Goodbye Project Management

I was asked last week why I was no longer a Project Manager. Interesting question, one of which I have given a lot of thought.

I quit being a Project Manager in 2009. I’d just been awarded a top award in Project Management, and had a wealth of opportunities ahead of me. It was a big decision, one that I did not take lightly. And when I finally bit the bullet and handed in that letter, I was met with some confusion, some understanding and a whole lot of gossip and innuendo as to why I was leaving, and how dare I, since I had just been given an award? I mean, I needed to stay and give even more – right?

The fact of the matter is that I was exhausted. Being a Project Manager is hard work, and comes with a lot of stress and sleepless nights – especially if you care about your job, your clients and your projects. Sure, I could have tried to NOT care, as I’ve seen quite a few Project Managers do – but then again, I don’t know how they slept at night with the mess that was often left behind them.

That is one of the reasons I quit. The other – well. That’s a long story for another time. All I am going to say is that the sudden death of a colleague, who virtually dropped dead from what I perceive as the stress from one of the projects we were working on, had provided me with a wake up call. And so I walked. No career was worth that sacrifice.

So, I’m now working in the field of Project Governance, of which I kind of fell into as a sideward move away from being a Project Manager. I now deal with other Project Managers and their projects. I think I may be a sucker for punishment.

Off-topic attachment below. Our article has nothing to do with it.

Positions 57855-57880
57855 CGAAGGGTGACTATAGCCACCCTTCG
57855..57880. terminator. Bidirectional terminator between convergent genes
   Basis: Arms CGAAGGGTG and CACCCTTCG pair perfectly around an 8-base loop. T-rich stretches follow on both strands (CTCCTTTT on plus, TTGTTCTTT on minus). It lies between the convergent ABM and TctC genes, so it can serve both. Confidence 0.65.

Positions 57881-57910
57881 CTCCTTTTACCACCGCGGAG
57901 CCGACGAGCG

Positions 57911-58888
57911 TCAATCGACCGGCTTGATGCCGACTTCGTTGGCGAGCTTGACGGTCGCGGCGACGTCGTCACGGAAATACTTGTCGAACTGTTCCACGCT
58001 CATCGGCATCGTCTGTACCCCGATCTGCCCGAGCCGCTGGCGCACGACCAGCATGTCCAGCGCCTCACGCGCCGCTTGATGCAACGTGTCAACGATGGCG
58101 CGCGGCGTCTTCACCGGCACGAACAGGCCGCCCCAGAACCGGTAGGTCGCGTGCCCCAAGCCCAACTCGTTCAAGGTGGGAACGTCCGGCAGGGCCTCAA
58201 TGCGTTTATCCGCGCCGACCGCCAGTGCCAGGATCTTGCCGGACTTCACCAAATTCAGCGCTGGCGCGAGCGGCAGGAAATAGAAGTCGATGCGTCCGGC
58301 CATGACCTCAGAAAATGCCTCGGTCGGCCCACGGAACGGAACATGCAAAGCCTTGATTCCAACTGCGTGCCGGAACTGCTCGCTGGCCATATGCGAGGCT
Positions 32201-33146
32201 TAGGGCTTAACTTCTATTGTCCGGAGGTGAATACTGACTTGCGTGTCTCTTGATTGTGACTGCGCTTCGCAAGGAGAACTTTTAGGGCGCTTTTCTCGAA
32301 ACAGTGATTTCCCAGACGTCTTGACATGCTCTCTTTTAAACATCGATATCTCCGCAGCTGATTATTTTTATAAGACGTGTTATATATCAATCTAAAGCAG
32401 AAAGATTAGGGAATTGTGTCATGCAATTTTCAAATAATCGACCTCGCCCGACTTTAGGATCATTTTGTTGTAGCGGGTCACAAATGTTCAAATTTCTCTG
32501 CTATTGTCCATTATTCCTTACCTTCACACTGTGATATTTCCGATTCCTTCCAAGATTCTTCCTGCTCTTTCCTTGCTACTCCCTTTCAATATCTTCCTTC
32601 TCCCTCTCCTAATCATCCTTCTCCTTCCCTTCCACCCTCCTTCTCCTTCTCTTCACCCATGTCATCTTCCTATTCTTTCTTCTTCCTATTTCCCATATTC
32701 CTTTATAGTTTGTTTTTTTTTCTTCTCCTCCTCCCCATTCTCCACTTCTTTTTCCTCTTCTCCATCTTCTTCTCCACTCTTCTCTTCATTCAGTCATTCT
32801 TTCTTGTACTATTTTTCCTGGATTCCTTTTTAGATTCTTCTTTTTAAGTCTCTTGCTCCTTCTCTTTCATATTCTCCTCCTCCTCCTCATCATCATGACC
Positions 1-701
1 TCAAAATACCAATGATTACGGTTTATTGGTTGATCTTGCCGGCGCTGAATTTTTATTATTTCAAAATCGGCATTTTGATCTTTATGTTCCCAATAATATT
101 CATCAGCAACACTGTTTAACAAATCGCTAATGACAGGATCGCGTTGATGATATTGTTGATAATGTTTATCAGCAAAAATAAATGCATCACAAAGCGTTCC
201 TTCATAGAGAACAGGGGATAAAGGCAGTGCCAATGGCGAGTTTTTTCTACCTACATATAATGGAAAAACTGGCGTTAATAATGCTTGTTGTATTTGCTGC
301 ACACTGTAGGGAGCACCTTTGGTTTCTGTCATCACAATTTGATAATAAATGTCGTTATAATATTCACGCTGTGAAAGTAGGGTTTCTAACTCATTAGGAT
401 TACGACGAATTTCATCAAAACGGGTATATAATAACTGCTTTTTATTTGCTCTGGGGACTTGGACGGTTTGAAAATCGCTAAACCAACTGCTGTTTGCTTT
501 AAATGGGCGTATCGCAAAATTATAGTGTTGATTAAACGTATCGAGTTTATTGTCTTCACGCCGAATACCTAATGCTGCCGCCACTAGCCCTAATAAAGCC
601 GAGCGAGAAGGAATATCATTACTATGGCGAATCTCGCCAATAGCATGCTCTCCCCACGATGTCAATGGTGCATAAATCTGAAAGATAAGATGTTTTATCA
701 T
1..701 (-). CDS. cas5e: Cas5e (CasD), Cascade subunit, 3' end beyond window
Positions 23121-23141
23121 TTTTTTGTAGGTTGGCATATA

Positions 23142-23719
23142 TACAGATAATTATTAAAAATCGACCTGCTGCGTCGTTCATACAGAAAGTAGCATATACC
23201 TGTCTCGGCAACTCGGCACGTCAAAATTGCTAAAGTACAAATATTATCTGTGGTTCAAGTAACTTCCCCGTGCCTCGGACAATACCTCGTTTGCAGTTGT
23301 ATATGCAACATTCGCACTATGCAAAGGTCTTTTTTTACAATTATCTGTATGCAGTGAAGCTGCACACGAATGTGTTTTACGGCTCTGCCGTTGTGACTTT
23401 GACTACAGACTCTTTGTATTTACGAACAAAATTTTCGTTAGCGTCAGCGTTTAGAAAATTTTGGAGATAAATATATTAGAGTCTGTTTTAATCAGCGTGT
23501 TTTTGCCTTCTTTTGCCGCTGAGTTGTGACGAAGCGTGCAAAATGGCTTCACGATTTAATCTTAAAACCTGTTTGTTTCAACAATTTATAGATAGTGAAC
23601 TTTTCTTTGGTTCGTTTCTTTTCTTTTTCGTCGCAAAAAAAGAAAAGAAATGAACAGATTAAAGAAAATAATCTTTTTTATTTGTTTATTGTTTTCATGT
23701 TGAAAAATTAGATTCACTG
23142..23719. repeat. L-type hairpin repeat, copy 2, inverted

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13 thoughts on “Goodbye Project Management

  1. Janine,
    I found myself at that same juncture in 1992. I was in the military at that time, we had been back from the Gulf for almost 18 months and I had entered my final enlistment to retirement. One of the friends I had was 6 months away from retirement when he passed away. The current statistic at that time was that 60% of military retiree’s were dead within 12 months after retirement. Now, I’m not certain that this was true, but the opportunity came for me to walk away and not have to deal with that stress any longer. I took it and I could not be happier for the decision. Again, that is a story for another time, but I can appreciate and applaud your decision.

  2. Knowing when to walk away because of your own expectations for yourself, and not others, shows greats strength. It’s a risk, but you need to do it to keep healthy, body and mind. Good for you.

  3. Janine, Makes all the sense in the world. It’s called Self-preservation. Too many people, like your colleague, err in the opposite direction and hang on until it’s too late. Some jobs, like vampires, literally suck the life out of you while others turn you into a robot. Unfortunately, given current economic circumstances, many people are willing to sacrifice their lives at the altar of that unseen god, corporative profits.

  4. Janine, I am so glad you listened to that voice inside your spirit saying that you needed a change.
    Everything happens for a reason.
    When one door closes, another door of opportunity will open.
    Thanks for sharing your story.

  5. Dropping dead from /because of work…now that is ONE wake up call indeed!! I think you made the right choice (not that you need any affirmation). Good luck on the new post!

  6. It is hard to make decisions that have a career choice riding on it. Looking forward should always be the focus. I have heard the term-“falling forward” and I like that thought of pushing to the next project, challenge and business venture or career.

  7. Janine your decision to leave the other position sounds like it was because of an associates unfortunate ending. But I believe you still love what you do so staying within that industry but in a different capacity might be the best thing for you.

    Give it your best shot, stay healthy and keep pushing forward!

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